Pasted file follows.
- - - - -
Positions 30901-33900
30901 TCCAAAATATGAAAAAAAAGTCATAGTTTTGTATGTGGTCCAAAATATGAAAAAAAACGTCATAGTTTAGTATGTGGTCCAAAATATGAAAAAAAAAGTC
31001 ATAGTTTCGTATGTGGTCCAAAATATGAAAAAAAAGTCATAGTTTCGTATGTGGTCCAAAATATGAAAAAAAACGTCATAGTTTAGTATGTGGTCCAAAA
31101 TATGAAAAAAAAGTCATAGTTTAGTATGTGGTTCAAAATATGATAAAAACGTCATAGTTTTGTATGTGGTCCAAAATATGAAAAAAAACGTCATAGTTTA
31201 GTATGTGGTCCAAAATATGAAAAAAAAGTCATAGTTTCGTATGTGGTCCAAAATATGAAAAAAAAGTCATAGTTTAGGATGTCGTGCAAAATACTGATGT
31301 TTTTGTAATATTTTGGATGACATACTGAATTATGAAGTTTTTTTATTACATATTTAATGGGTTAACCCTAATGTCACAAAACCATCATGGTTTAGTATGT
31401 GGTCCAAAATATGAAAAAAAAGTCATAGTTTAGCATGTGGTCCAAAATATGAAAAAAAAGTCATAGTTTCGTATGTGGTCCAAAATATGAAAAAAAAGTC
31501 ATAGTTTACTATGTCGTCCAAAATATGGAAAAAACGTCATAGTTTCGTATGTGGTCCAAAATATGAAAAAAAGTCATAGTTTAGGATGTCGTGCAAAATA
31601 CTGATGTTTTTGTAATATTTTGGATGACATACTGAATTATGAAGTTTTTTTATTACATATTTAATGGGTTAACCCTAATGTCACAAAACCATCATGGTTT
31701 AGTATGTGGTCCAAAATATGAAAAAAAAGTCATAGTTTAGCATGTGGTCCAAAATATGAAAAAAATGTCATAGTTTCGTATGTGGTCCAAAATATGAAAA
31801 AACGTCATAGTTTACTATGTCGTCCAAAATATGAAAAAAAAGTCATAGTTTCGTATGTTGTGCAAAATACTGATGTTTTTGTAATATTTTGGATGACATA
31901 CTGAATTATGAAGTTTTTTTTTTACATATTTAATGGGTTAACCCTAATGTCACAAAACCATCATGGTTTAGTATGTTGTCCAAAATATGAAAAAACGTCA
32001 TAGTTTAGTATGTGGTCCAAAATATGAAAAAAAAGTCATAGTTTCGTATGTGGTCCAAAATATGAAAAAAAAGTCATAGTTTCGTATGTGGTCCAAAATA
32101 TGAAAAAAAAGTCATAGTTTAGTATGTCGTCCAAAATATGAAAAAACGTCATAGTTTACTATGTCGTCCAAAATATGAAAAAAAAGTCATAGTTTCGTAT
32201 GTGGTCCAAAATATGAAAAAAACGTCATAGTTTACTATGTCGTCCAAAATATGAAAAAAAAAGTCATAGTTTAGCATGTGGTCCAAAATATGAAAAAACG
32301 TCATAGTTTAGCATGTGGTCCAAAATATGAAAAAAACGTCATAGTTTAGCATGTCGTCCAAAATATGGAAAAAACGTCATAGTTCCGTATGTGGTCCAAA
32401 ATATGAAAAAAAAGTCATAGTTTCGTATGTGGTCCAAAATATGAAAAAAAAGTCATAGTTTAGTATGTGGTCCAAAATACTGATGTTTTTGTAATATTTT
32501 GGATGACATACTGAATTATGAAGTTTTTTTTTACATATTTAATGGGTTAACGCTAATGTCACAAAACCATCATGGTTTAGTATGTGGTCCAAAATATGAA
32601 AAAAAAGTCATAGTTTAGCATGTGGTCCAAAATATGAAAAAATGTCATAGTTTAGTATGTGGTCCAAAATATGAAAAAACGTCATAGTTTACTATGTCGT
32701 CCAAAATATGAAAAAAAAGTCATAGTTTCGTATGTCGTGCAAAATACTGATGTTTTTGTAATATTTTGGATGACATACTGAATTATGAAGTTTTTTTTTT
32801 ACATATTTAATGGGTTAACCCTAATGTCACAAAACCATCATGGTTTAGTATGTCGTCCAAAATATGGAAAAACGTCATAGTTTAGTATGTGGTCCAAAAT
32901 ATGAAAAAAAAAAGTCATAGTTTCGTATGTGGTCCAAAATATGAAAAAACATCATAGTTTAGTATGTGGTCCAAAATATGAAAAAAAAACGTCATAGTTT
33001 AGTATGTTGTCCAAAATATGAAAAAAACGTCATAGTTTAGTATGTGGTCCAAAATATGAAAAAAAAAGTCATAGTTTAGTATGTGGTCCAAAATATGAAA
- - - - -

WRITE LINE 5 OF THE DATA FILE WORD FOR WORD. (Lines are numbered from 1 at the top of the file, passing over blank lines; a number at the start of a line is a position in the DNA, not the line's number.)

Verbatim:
31201 GTATGTGGTCCAAAATATGAAAAAAAAGTCATAGTTTCGTATGTGGTCCAAAATATGAAAAAAAAGTCATAGTTTAGGATGTCGTGCAAAATACTGATGT